2010-2011 NHL season preview: Toronto Maple Leafs

philkessel4.jpgLast season: (30-38-14, 74 points, 5th in Northeast Division, 15th in Eastern Conference) It was another tough season for the Leafs, this time finishing with the second-worst record in the NHL. They weren’t able to reap the rewards of that thanks to trading their first-round pick to Boston in the Phil Kessel trade. Don’t know if you’d heard about that whole thing. Conversely, Leafs fans were tops in the league with gallows humor. Kudos to all who contributed there.

Head coach: Ron Wilson enters his third season with the Leafs and to say he’s hoping things get better might be an understatement. The Leafs have finished last in the Northeast Division in both of his seasons, maxing out at 34 wins and 81 points two years ago. Suffice to say, if there’s no improvement this year, Wilson might want to start sending his résumé and headshot around.

Key departures: F Viktor Stalberg, F Rickard Wallin, D Garnet Exelby, D Jonas Frogren, F Wayne Primeau, F Jamie Lundmark. Losing a pile of players from a team that struggled as badly as Toronto did isn’t a big loss. Stalberg will be missed, but parting ways with him was made necessary to acquire Kris Versteeg.

Key arrivals: F Versteeg, F Colby Armstrong, D Brett Lebda, F Mike Brown, F Clarke MacArthur. Versteeg is an instant improvement along the wing while Armstrong provides a dose of physical play and goal-scoring touch. Brett Lebda, while a depth signing, was a head-scratching addition considering that he got a huge raise to essentially be the team’s sixth or seventh defenseman.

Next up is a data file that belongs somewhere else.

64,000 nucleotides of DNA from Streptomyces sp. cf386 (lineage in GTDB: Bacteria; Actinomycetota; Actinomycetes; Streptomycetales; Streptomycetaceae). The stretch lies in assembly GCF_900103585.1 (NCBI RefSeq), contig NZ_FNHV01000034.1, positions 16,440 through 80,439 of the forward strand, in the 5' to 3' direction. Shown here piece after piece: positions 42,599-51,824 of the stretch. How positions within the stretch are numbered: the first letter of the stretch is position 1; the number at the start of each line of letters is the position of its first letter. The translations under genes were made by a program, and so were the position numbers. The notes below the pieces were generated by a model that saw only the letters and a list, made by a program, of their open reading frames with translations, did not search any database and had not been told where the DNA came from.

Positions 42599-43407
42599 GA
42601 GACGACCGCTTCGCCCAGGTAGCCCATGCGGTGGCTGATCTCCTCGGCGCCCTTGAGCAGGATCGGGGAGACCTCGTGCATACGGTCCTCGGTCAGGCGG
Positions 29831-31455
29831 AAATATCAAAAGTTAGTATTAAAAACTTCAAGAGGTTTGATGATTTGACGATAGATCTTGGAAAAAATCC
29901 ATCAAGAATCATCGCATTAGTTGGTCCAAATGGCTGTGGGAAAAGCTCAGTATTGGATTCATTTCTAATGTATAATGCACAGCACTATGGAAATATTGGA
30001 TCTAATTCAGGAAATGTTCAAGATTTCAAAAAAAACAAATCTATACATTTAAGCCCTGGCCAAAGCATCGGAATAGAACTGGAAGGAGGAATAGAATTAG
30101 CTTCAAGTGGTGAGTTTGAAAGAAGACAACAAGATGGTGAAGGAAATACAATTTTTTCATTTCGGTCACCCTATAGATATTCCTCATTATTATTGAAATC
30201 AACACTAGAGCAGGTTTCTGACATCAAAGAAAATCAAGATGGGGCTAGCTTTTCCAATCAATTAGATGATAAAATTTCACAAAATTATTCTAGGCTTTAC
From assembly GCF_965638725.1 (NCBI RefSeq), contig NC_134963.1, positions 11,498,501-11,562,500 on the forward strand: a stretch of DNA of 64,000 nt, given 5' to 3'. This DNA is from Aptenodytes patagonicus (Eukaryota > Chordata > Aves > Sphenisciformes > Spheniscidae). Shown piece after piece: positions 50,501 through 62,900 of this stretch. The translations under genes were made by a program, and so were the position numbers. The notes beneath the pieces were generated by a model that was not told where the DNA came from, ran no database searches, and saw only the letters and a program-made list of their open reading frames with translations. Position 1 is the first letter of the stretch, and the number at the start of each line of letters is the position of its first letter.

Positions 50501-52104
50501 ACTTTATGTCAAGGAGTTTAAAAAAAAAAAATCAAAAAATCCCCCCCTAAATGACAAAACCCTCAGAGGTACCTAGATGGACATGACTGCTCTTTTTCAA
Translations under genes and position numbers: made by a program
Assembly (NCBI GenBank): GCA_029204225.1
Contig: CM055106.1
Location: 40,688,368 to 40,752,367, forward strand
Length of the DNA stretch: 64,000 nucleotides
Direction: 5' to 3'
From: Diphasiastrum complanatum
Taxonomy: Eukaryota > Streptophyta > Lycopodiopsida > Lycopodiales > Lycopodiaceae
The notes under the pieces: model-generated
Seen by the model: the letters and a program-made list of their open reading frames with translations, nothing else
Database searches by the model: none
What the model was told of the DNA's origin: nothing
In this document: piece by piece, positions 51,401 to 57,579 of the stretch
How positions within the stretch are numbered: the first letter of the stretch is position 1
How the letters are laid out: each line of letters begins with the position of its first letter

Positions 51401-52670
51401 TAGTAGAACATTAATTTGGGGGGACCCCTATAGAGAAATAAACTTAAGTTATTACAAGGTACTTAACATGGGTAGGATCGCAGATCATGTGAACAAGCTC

Under pressure: This one is a combo deal. GM Brian Burke and Wilson will share the heat this year. After all, they’re the architects of the team and another season mired at the bottom of the division will only make the fans go insane. They’re tired of the Leafs being the joke of the league. While we can see what Burke wants to do with the team, spending the last three years in last place and not having made the playoffs since 2003-2004 will make any fan base go insane with rage, especially one that pays out the nose for tickets the way Leafs fans do.

Protecting the house: The Leafs do have strengths and they come in goal and along the defense. In goal, Jean-Sebastian Giguere and Jonas Gustavsson make up the two-headed monster. Giguere is the starter and Gustavsson, after a rookie season fraught with injury problems, will learn from him and goalie coach Francois Allaire. Getting consistent play from these two will be huge. After all, Vesa Toskala was so bad last season in Toronto that the record for number of ways a player could be thrown under the bus was broken by November.